A letter of intent forwarded by Russian-born businessman Felix Sater to the Trump Organisation’s lawyer at the time, Michael Cohen, outlines the terms of a licensing agreement to purchase property to build a “Trump World Tower Moscow.”
Sater sent the letter of intent — dated October 13, 2015, and signed by a Russian developer named Andrey Rozov — to Cohen for then-candidate Donald Trump’s signature.
Sater included a personal note along with the letter.
“Dear Michael, Attached is the signed LOI (Letter of Intent) by Andrey Rozov. Please have Mr. Trump counter-sign, signed and sent back,” Sater wrote. “Lets make this happen and build a Trump Moscow. And possibly fix relations between the countries by showing everyone that commerce & business are much better and more practical than politics. That should be Putins message as well, and we will help him agree on that message. Help world peace and make a lot of money, I would say thats a great lifetime goal for us to go after. Sincerely, Felix Sater.”
Read the full letter below:
Trump eventually signed the letter, according to Cohen, though it is unclear whether it was this version. Emails exchanged between Cohen and Sater — who have known each other since they were teenagers — weeks later indicated that they were preparing to celebrate not only Trump’s election victory, but also the potential Russia deal.
Sater boasted of his ties to Russian President Vladimir Putin in the emails, which were obtained by The New York Times last month, telling Cohen that he would “get all of Putins team to buy in” on the Moscow deal.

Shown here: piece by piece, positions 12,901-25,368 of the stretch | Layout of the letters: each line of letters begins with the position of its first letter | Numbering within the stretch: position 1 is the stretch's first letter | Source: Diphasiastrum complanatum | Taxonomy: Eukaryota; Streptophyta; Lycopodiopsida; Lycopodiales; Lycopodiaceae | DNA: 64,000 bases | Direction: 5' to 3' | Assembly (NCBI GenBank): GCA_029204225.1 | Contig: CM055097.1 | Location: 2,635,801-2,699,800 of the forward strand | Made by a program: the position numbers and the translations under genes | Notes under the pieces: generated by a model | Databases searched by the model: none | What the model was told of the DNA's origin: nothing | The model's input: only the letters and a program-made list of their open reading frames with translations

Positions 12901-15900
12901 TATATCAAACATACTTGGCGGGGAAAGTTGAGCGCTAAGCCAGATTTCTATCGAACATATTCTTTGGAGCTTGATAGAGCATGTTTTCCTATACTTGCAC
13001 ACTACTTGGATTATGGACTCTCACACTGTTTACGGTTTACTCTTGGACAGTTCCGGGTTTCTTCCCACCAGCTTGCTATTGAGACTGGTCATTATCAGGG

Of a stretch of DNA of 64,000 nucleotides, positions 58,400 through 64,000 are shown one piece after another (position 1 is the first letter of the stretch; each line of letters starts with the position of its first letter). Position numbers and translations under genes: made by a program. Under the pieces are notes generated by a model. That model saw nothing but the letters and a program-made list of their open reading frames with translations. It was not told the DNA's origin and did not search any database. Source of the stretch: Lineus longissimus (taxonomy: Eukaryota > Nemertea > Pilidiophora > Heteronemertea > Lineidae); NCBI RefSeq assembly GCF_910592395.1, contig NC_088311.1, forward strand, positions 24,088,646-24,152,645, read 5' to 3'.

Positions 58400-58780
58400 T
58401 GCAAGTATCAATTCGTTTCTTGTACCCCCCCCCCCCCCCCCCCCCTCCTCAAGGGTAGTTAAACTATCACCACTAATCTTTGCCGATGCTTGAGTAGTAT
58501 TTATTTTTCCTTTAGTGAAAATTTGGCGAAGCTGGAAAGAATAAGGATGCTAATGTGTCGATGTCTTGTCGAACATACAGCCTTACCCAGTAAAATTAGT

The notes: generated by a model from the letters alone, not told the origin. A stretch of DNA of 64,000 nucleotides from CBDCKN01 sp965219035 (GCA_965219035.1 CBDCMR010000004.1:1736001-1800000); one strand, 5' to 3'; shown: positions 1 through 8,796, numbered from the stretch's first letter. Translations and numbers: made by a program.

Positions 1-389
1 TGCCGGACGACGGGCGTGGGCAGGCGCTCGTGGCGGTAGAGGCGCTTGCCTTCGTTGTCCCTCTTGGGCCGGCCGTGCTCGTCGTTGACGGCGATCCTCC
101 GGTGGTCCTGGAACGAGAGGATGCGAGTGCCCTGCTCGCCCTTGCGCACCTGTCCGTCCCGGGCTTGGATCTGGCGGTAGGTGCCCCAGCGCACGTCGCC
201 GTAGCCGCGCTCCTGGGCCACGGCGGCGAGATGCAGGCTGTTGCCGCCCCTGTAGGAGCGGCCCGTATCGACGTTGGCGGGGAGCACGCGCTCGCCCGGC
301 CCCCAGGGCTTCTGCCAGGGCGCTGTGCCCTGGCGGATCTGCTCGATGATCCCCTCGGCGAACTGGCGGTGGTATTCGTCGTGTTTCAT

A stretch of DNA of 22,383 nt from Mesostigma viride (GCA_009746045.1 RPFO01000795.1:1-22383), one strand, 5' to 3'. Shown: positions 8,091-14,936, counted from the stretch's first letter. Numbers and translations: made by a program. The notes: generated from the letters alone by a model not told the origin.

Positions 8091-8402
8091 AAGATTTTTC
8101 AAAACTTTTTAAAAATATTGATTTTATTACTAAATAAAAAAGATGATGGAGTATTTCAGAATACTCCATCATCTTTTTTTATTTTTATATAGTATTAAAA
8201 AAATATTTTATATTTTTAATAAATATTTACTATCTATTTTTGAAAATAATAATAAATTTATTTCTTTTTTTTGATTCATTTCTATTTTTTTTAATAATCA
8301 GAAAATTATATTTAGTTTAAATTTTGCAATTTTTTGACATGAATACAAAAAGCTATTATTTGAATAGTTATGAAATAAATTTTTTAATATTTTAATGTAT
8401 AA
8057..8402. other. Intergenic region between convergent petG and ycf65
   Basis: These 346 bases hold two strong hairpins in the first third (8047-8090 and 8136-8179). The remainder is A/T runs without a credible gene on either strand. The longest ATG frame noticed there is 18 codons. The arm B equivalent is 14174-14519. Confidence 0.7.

“Our boy can become president of the USA and we can engineer it,” Sater wrote, according to The Times. “I will get Putin on this program and we will get Donald elected.”
Two months later, Cohen emailed Putin’s spokesman, Dmitry Peskov, asking for his “assistance” in pushing the deal through, according to emails submitted to congressional investigators and read to The Post on Monday.
“Over the past few months I have been working with a company based in Russia regarding the development of a Trump Tower – Moscow project in Moscow City,” Cohen wrote Peskov, The Post reported. “Without getting into lengthy specifics the communication between our two sides has stalled.”
Cohen continued: “As this project is too important, I am hereby requesting your assistance. I respectfully request someone, preferably you, contact me so that I might discuss the specifics as well as arranging meetings with the appropriate individuals. I thank you in advance for your assistance and look forward to hearing from you soon.”
The Times’ Maggie Haberman said on Twitter that Cohen sent the email to a generic Kremlin email address that was not Peskov’s. Cohen told The Post that he never heard back from Peskov and that the deal was scrapped by late January of 2016.
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